Taiwan’s financial difficulties stem from past governments’ unwillingness to raise taxes out of fear that it would lead to public complaints, and memories of spiraling bond obligations following previous efforts to match increased government spending, while the public tax burden has remained one of the world’s lowest, at just 12.8 percent.
Taxation in Taiwan is cursed by being too light and uneven. With all the policy incentives and tax breaks available, high-income earners have many avenues for evading their obligations. The tax burden thus falls on salary earners and low-income households. The progressive/regressive structure of the entire tax system is severely twisted and is in need of a complete overhaul. What is most unfortunate in all this is that the various attempts at tax reform in Taiwan have never worked as intended.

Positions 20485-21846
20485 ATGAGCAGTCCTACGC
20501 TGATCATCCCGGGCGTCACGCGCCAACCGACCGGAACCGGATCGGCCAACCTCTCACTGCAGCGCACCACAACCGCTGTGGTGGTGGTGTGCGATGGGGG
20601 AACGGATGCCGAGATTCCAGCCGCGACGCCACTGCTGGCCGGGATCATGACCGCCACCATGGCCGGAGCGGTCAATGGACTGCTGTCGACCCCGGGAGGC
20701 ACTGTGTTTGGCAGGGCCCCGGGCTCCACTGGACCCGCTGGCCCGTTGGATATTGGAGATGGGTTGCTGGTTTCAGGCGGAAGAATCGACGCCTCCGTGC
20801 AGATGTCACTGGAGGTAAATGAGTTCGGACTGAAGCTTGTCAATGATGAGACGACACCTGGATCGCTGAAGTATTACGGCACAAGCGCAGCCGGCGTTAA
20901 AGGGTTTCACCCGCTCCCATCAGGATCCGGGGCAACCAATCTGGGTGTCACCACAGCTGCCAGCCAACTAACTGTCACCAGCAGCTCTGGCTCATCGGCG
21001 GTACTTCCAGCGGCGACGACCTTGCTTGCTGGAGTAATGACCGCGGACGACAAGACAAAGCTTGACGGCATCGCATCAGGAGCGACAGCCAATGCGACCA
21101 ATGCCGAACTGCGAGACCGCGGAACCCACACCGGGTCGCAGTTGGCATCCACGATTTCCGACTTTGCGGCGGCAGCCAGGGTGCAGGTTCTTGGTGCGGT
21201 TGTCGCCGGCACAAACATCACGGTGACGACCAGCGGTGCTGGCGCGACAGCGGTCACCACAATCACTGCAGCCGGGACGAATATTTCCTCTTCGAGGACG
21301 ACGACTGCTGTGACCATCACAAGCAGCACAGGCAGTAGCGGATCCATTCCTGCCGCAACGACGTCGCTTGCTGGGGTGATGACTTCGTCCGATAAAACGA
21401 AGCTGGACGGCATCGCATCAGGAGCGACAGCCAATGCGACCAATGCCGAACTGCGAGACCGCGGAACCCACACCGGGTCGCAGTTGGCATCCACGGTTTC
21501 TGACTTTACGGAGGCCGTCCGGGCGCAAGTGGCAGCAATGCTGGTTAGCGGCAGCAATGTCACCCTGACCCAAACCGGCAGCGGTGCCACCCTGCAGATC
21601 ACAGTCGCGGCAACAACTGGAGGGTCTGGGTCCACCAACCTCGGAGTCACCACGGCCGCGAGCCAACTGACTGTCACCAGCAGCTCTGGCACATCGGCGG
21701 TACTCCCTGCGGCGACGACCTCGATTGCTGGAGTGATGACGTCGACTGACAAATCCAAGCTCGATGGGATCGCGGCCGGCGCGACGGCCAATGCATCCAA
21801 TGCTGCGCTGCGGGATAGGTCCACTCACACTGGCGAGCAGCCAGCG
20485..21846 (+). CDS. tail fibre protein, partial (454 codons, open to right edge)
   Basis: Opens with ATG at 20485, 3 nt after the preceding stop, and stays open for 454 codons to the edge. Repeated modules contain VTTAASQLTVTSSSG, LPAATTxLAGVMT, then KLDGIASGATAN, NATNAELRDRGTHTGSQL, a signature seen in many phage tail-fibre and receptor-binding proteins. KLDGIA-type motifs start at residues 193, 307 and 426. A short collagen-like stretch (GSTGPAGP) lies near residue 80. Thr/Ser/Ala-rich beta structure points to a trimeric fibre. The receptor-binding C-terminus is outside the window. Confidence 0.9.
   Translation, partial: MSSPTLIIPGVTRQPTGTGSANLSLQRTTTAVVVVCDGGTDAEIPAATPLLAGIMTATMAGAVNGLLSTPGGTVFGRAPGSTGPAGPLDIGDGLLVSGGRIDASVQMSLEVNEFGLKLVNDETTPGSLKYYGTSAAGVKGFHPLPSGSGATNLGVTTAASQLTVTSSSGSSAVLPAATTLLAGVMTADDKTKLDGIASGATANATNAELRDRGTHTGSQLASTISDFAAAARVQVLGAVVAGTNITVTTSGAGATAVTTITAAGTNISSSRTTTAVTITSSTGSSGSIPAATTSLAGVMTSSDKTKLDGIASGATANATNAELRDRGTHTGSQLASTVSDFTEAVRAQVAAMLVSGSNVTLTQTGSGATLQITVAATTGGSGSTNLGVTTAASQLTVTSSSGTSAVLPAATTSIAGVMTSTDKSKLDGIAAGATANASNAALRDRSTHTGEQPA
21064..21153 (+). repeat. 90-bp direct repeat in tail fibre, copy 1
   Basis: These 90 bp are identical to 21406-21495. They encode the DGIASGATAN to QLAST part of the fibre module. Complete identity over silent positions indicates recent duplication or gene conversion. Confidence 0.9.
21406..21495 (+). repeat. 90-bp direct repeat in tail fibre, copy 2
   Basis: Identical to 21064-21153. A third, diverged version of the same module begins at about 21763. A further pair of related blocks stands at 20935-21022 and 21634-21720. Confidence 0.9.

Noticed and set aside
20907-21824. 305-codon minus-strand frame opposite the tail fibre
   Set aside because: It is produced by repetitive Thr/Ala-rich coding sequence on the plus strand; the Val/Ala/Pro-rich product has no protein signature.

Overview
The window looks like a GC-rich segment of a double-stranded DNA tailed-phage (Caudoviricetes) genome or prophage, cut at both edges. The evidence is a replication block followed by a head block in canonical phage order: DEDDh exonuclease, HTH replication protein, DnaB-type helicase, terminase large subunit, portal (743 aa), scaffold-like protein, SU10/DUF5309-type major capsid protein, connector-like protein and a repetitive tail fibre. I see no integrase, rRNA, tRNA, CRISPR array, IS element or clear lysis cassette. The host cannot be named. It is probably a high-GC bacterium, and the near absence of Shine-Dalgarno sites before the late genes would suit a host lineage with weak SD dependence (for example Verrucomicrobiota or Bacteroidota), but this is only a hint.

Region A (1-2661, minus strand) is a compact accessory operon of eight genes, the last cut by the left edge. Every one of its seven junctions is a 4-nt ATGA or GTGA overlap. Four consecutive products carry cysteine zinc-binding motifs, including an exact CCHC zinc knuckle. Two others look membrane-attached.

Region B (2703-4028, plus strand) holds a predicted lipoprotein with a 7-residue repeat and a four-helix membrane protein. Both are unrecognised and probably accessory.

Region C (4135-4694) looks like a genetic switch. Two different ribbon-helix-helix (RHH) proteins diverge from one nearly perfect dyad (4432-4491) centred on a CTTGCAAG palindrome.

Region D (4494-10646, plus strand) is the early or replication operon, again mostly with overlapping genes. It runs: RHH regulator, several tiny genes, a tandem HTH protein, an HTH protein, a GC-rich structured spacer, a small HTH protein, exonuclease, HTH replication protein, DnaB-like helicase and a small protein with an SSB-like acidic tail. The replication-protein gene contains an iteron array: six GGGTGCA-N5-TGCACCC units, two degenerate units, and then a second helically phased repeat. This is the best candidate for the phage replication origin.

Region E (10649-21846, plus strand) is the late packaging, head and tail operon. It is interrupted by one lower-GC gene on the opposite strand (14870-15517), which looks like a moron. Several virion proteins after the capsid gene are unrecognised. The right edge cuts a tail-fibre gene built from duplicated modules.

The recent tax changes have been focused on solving the government’s fiscal problems and structural changes to the tax system will likely be limited. However, the Cabinet has at least taken a step in the right direction. In the interest of future developments in society at large, it would be good if Taiwan’s tax system was given a complete overhaul to make it fairer and more reasonable.
Norman Yin is a professor of financial studies at National Chengchi University.
Translated by Drew Cameron